I don’t think I’ve written about click beetles on this blog, so it’s about time, because it’s a large insect family and I’ve seen at least a dozen different species at Mount Pisgah. 

In fact, earlier this week on a 70 degree day, one flew into my arm, fell, and landed on the trail at my feet. I didn’t notice at the time that it was a click beetle. Usually, you can see their distinctive m-shaped “shoulders.” That’s where, on the underside, a mechanical pin-and-groove joint is located, which produces the sound that gives the beetle its name.  

Yes, this centimeter-long insect has a built-in Swiss army knife tool, which it deploys when it becomes stuck upside down (this one landed on its feet). The beetle can flex the joint between its thorax and abdomen and spring the bodily pin from its housing to launch itself into the air up to 25 times as high as its body length, while making a clicking sound. 

Selatosomus festivus, is more colorful than most click beetles, and that may be why the species name is so joyful. It wasn’t always that way: The species used to be categorized as a subspecies of Selatosomus cruciatus, And yes, the root word of that species name can mean pain or torture (think of the cruciatus curse from Harry Potter) but in this case it refers to the cross-shaped dark mark on the abdomen.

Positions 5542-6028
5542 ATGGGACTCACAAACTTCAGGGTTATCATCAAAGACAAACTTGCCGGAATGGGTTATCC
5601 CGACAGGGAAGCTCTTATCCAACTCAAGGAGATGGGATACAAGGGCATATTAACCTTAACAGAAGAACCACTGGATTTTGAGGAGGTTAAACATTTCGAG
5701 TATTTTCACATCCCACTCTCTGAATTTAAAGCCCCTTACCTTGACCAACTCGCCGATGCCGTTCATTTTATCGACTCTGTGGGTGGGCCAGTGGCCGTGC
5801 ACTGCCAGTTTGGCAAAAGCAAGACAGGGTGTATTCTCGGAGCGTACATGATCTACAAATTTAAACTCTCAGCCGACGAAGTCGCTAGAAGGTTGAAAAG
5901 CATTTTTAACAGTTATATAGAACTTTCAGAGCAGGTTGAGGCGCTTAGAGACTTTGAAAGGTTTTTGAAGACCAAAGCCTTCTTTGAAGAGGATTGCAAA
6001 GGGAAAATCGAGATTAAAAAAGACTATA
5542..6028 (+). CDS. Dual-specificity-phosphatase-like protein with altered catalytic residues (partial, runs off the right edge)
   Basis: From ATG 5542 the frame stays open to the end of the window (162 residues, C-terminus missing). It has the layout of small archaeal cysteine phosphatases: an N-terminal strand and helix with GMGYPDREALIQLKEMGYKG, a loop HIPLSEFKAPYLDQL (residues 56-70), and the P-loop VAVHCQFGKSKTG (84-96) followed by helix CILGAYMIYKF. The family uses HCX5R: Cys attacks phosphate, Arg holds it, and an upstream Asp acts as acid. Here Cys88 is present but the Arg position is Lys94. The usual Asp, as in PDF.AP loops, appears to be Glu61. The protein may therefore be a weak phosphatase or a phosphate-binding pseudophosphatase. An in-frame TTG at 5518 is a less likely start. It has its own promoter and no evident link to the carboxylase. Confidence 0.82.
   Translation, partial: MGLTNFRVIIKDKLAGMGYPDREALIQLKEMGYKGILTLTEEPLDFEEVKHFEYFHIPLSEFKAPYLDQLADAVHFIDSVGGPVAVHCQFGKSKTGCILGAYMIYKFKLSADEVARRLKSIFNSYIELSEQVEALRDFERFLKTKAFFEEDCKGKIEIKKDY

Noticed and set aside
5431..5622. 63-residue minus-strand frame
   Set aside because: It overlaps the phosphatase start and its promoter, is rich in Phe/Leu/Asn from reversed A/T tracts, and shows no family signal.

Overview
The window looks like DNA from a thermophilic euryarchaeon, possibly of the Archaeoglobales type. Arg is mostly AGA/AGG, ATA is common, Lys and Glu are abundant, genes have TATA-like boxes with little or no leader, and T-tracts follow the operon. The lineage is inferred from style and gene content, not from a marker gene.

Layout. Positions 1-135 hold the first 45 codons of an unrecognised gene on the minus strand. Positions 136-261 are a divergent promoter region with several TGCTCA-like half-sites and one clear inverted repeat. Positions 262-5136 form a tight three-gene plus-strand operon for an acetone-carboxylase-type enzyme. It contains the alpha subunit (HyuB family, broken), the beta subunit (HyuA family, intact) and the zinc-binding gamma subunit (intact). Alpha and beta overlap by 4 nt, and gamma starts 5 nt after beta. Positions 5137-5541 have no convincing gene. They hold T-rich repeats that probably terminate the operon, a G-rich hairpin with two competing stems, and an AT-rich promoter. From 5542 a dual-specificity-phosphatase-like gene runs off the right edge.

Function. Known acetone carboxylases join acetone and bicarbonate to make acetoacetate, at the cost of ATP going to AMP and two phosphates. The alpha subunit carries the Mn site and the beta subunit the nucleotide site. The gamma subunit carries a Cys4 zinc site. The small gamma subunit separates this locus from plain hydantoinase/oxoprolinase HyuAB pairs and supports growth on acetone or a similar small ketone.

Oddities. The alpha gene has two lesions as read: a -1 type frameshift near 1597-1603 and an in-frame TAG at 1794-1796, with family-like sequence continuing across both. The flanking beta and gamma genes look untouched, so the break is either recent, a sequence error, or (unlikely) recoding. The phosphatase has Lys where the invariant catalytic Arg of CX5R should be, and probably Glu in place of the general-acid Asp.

Festive click beetles are found only on the west coast of the U.S. and Canada. There’s very little information about the species online. To me, that spells opportunity. Keep your eyes open for these striking insects! 

Stay curious!

See more of Karen’s work here.


Profile of another Selatosomus species: http://10000thingsofthepnw.com/2022/06/15/selatosomus-suckleyi/. Accessed 4/5/24.

Informative paper about the body-flipping mechanism: https://www.ncbi.nlm.nih.gov/pmc/articles/PMC3116849/. Accessed 4/5/24.